Finding Your Work-Life Balance [Part 2]
Last week, we pointed out a few issues to try and help you make a successful, balanced transition between school and the work world despite some very real pressures to put your nose to the grindstone and never look up. The idea of an actual “balance” between the two worlds was established as a cultural fantasy and you were reminded not to take media depictions of what your life is supposed to resemble as a failure on your part. Taking the initiative to go back to school for a business management degree is a big step toward making your life move in a direction more likely to result in what you want. But learning to also incorporate a level of moderation into your working style early will help you achieve long-term balance and overall happiness.
That Balance Thing Again
Here comes that balance issue again. But then again, that’s good because it gives you another chance to get used to it. For unless you’re Ebenezer Scrooge or some other misanthrope, the work-life balance conundrum is simply not going to go away until you die or retire. Moreover, everyone from Donald Trump to the beggar with the sign at the intersection has some kind of opinion they want to give you on the issue.
How to Tell Where Someone Stands on the Issue
Here’s a hint as to where a person really stands on the teeter-totter. If his suggestions seem to primarily involve limiting your work involvement—even in some tiny way—then you’re talking to someone who spent more than a few years working 80-hour work weeks. He could remember the receptionist’s daughter’s name in an office four states away but consistently called his own niece Sarah instead of her given name, Susan. He had a lot of nice cars and probably half as many wives, who he probably met through work. He’s repented now and, if given the chance, will encourage you toward so much family involvement as to result in restraining orders.
On the other hand, there are the drill sergeants of work who think the Family Medical Leave Act is the start of a very slippery slope of skipping work to care for loved ones. They’ll cite that archetypal woman working in the field who gave birth under a tree and returned to work three rows later as an argument against maternity leave. Their idea of family involvement was calling everyone into the living room to announce…a promotion and a transfer!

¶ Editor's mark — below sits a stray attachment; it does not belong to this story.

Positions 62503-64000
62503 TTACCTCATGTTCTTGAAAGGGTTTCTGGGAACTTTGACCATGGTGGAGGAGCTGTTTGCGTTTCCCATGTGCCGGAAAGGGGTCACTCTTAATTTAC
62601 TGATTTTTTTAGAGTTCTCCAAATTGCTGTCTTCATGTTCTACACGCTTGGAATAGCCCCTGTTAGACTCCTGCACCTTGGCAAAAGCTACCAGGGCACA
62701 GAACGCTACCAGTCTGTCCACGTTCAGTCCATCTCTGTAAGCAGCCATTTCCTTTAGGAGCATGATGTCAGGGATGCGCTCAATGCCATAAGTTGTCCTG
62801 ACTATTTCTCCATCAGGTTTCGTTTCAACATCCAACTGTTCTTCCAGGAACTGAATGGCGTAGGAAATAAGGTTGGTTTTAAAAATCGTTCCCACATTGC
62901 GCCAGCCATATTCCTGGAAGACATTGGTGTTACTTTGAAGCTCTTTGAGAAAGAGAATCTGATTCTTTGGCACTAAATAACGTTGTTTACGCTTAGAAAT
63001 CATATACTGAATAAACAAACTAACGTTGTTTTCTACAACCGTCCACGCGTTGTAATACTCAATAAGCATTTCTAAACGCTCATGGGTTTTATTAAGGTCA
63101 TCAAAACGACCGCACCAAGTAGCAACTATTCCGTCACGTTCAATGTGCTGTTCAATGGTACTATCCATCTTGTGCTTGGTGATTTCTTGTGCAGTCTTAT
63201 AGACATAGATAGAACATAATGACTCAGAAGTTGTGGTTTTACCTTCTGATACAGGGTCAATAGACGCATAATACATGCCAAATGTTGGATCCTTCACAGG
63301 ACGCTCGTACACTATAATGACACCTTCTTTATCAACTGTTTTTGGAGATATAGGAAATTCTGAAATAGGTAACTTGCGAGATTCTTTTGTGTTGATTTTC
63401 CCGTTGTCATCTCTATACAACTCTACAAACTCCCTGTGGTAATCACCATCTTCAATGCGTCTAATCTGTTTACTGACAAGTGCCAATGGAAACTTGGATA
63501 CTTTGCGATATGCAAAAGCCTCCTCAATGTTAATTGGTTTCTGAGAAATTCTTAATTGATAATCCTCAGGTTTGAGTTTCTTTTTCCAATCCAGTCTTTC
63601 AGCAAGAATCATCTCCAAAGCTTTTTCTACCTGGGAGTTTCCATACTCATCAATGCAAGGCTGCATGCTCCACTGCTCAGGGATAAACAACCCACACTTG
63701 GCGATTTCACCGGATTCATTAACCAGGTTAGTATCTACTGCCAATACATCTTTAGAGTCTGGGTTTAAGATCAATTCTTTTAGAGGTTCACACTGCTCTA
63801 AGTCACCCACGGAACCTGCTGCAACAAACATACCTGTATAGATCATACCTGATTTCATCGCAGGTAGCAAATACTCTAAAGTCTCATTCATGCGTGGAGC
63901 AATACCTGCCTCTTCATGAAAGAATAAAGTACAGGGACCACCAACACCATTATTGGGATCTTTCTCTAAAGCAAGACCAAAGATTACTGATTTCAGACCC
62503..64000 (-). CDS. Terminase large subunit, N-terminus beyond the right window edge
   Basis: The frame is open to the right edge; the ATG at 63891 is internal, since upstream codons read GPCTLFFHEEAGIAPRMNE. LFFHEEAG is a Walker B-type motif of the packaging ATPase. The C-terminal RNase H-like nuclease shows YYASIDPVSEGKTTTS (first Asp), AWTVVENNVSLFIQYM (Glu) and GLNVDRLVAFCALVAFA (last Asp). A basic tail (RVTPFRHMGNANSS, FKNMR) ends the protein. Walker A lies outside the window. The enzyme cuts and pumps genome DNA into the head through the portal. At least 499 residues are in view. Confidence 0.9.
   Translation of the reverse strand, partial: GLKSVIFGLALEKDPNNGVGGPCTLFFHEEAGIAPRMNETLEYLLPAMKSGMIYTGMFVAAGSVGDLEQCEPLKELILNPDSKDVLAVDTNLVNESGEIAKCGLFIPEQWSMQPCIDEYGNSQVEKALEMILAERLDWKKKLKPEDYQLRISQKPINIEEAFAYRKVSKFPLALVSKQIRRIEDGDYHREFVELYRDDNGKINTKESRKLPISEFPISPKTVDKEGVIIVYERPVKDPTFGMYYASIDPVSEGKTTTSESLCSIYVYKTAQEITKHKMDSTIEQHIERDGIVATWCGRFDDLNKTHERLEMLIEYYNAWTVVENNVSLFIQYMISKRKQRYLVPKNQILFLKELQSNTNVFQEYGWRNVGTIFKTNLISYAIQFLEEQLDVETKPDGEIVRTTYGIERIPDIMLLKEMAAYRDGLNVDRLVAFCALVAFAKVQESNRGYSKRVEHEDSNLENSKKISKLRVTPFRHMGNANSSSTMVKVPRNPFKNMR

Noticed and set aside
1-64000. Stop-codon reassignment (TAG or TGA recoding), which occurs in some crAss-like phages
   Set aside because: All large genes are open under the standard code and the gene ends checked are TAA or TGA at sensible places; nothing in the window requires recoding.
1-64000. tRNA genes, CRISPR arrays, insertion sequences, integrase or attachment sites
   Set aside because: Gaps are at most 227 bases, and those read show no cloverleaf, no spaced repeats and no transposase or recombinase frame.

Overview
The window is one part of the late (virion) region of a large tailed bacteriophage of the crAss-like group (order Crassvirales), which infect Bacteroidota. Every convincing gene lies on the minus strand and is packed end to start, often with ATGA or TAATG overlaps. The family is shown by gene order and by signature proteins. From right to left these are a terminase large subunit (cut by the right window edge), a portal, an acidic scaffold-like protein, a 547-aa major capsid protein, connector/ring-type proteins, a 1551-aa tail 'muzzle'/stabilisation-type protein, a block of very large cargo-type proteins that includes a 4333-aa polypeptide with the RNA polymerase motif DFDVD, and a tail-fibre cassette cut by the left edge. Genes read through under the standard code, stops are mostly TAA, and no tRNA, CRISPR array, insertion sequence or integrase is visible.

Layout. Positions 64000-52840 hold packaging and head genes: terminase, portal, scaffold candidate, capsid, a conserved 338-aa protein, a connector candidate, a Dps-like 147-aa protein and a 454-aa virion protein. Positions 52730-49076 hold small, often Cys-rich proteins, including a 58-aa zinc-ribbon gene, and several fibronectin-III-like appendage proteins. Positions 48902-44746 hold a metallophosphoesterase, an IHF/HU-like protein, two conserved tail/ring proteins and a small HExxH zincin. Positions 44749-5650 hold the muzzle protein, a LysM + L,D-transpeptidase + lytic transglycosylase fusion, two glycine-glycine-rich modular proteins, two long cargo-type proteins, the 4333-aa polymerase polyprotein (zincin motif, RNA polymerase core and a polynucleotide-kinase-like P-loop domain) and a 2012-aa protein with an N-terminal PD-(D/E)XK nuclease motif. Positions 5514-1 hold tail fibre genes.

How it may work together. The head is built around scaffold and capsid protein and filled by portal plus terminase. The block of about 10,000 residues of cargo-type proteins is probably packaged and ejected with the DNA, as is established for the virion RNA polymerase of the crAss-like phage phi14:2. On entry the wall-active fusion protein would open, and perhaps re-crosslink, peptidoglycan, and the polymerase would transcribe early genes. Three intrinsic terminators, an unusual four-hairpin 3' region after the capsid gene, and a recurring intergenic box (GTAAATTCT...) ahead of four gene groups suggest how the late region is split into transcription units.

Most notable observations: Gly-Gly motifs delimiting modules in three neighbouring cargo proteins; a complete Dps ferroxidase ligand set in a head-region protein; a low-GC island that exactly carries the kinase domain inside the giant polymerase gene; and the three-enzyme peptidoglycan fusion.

Some Tips to Achieve Harmony at Home—Sort Of
The tips provided in part 1 of this series were meant to help you keep work issues at work, keep your perspective, maintain a little bit of control over your work activities and work smarter. The same smart, successful and happy entrepreneurs who provided the earlier advice also came through with these tips. Here are some suggestions to improve the other side of the equation:
1. Don’t Forget Your Family
It sounds crazy, but we often forget whom we’re working so hard for and why we want to achieve the goals we do. Reading this phrase in your office at midnight and pausing briefly to lift last year’s framed family photo and smile might make for a Hallmark moment, but it also means you don’t get it. You either need some time management skills, a new job or a new boss–or get used to the idea of seeing your real kids twice a month.
2. Don’t Lose Track of Old Friends
In the middle of all your networking and meeting new people for the sole purpose of “What can they do for me?” take some time to spend with your old friends—the ones who took you to the emergency room when you fell off the karaoke stage. Those guys, the ones without contracts but with plenty of compassion, are the ones who will stick by you in the long run.
3. Take Care of Yourself
Nearly everyone recommends some form of physical exercise to help you deal with stress from any source. Eating well and getting enough sleep are important, too.
It’s completely understandable that you want to dive into work if you’re single and choose to use the time to make a great impression. However, if you work that way long enough it will be the only way you know how to work—i.e., to the exclusion of anyone and everything else. Eventually, when you’ve started a family and have other people to factor into your life plan besides just yourself, having such a die-hard work ethic will become no longer practical or desirable. So practice early trying to keep a good balance and a bit of harmony between what you do and who you are.